Retired Army Gen. Joseph Votel, who served as the head of Central Command from 2016 to 2019, said that the attack might also be a message that the U.S. needs to address Iran’s concerns if it wants peace in the region.

“It means they are responding directly to our strike on Soleimani and not hiding behind their proxies,”

Gen. Votel said in an email. “It might also be a signal to resolve/de-escalate this situation, we will need to do it directly with the Iranian regime.”

The U.S. has sent thousands of additional soldiers to the region, putting the total number of U.S. troops, airmen and sailors in the Middle East at more than 80,000.

The U.S.-led military coalition in Iraq said earlier this week it was limiting operations in the battle against Islamic State and instead focusing on protecting itself from potential attack. The North Atlantic Treaty Organization said some of its personnel on a training mission in Iraq would leave the country.

The U.S. Federal Aviation Administration late Tuesday issued restrictions to prohibit U.S. commercial flights in the airspace over Iran, Iraq and the Persian Gulf. The agency said it would closely monitor the area, coordinate with national security agencies and share information with airlines.

Mr. Trump on Tuesday appeared to back away from his threat to target Iranian cultural sites if the confrontation escalates. On several occasions, he reiterated the threat to strike such sites, even though Messrs. Pompeo and Esper insisted any strikes would be conducted in accordance with international law, which prohibits the destruction of cultural sites.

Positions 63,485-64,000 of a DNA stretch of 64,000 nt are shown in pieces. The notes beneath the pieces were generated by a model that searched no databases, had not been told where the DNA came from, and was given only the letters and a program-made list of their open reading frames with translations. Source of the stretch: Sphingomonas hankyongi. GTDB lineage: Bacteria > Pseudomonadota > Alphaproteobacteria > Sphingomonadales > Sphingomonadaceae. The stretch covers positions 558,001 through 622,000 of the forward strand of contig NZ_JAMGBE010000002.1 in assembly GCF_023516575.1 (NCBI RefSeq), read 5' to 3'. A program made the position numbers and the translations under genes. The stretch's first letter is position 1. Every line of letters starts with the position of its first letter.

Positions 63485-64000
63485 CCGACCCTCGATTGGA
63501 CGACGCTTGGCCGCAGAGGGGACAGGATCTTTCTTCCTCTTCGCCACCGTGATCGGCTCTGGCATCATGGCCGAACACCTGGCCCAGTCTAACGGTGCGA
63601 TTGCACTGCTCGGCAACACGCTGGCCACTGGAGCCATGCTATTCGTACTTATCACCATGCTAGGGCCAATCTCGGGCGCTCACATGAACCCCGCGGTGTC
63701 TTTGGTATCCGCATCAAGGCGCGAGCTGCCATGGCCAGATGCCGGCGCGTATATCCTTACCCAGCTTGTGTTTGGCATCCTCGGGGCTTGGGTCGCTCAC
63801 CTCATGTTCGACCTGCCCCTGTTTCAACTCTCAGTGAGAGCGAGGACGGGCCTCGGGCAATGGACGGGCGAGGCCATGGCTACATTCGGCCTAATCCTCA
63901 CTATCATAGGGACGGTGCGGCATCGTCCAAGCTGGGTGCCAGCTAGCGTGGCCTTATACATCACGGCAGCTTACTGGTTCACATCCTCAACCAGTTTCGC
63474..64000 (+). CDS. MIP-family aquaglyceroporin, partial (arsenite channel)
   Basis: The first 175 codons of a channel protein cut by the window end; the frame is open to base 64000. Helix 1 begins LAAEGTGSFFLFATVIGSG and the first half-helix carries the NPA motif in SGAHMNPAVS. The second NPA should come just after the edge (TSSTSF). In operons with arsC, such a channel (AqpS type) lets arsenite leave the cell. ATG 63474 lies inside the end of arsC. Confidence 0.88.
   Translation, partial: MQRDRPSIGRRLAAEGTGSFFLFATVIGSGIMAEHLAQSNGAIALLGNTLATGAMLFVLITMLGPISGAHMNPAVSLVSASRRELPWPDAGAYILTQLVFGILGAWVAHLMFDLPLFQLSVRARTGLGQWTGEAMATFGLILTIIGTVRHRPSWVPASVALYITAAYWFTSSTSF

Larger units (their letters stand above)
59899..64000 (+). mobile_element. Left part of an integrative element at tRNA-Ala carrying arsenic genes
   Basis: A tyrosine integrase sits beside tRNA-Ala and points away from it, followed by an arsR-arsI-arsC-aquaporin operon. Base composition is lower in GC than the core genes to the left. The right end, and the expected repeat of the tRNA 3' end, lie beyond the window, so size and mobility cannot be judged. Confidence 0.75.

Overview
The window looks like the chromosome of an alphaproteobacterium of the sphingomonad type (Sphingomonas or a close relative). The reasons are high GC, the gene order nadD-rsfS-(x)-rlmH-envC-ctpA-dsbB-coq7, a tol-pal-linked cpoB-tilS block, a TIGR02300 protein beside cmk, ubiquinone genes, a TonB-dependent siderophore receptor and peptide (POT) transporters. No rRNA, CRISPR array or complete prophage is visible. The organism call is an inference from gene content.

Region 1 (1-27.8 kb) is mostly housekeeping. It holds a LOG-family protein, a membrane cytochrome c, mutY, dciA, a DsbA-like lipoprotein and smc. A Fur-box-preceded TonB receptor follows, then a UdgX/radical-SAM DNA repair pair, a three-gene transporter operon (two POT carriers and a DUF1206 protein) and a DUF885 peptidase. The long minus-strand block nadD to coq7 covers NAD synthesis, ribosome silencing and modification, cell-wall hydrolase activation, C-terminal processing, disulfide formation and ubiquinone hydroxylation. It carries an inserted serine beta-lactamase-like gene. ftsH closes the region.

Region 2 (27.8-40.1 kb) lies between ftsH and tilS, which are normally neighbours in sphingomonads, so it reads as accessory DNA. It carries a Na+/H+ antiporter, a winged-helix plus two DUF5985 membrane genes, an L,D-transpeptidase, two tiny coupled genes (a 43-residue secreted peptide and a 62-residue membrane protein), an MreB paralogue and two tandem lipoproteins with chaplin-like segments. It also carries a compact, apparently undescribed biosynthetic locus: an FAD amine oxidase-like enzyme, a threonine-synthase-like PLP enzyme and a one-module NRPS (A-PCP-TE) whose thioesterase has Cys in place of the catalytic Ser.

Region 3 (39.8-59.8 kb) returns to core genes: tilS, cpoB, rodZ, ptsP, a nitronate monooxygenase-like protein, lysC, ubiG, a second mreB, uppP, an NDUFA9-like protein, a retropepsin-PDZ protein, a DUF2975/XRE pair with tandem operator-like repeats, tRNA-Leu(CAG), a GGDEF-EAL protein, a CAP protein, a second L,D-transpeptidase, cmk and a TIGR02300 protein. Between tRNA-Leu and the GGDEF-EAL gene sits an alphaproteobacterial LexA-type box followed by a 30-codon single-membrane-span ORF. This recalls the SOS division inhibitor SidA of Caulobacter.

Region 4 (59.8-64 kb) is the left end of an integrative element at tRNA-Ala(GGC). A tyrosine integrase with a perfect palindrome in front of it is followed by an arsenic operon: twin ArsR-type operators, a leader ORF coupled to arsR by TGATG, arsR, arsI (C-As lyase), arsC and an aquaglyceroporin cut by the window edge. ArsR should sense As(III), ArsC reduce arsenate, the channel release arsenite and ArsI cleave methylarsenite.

“If that’s what the law is, I will—I like to obey the law,”

Mr. Trump said. “But think of it: They kill our people, they blow up our people, and then we have to be very gentle with their cultural institutions. But I’m OK with it. It’s OK with me.”

Mr. Esper reiterated Tuesday that the U.S. isn’t pulling out of Iraq, despite a draft letter by a U.S. general Monday outlining a “repositioning” of forces out of Baghdad’s international zone.

“The United States is not withdrawing from Iraq,” Mr. Esper said in an interview on CNN. “A draft, unsigned letter that was acquired by an Iraqi official has no import whatsoever.”

However, a flap continued over the letter, which ended up in the hands of Iraqis. In a cabinet meeting on Tuesday, Prime Minister Adel Abdul-Mahdi said he has accepted the letter as genuine. He also said a U.S. troop withdrawal was the only way to avoid conflict.

Huge throngs of people have attended funeral processions for Gen. Soleimani in recent days, ending in the deadly surge of people that left dozens dead Tuesday.

More than 50 people died in the incident, Abbas Amian, director general of Kerman’s coroner bureau, told the official IRNA news agency.

A video from the scene showed a pile of shoes and discarded clothes lying in the street, apparently left behind by people in the stampede. It wasn’t immediately possible to verify the images.

Mr. Zarif, Iran’s foreign minister, on Tuesday, said the U.S. had rejected his application for a visa, which he had sought to attend the United Nations Security Council meeting this week in New York. Attending the meeting would have given Mr. Zarif a platform to highlight the killing of Gen. Soleimani.

Mr. Pompeo declined to comment on any decisions regarding a visa for Mr. Zarif, telling reporters the U.S. would comply with its obligations laid out an agreement with the U.N. under which Washington allows foreign citizens on U.N. business to travel to the institution’s New York headquarters.

—Jared Malsin in Cairo, Aresu Eqbali in Tehran, Catherine Lucey, Alex Leary, Warren P. Strobel and Vivian Salama in Washington and James Marson in Brussels contributed to this article.

Astha is an experienced Content Writer and Blogger in Blockchain, Tech, Fashion and eCommerce field with a successful track record of working in Creative Content Writing, Public Relations and Growth planning.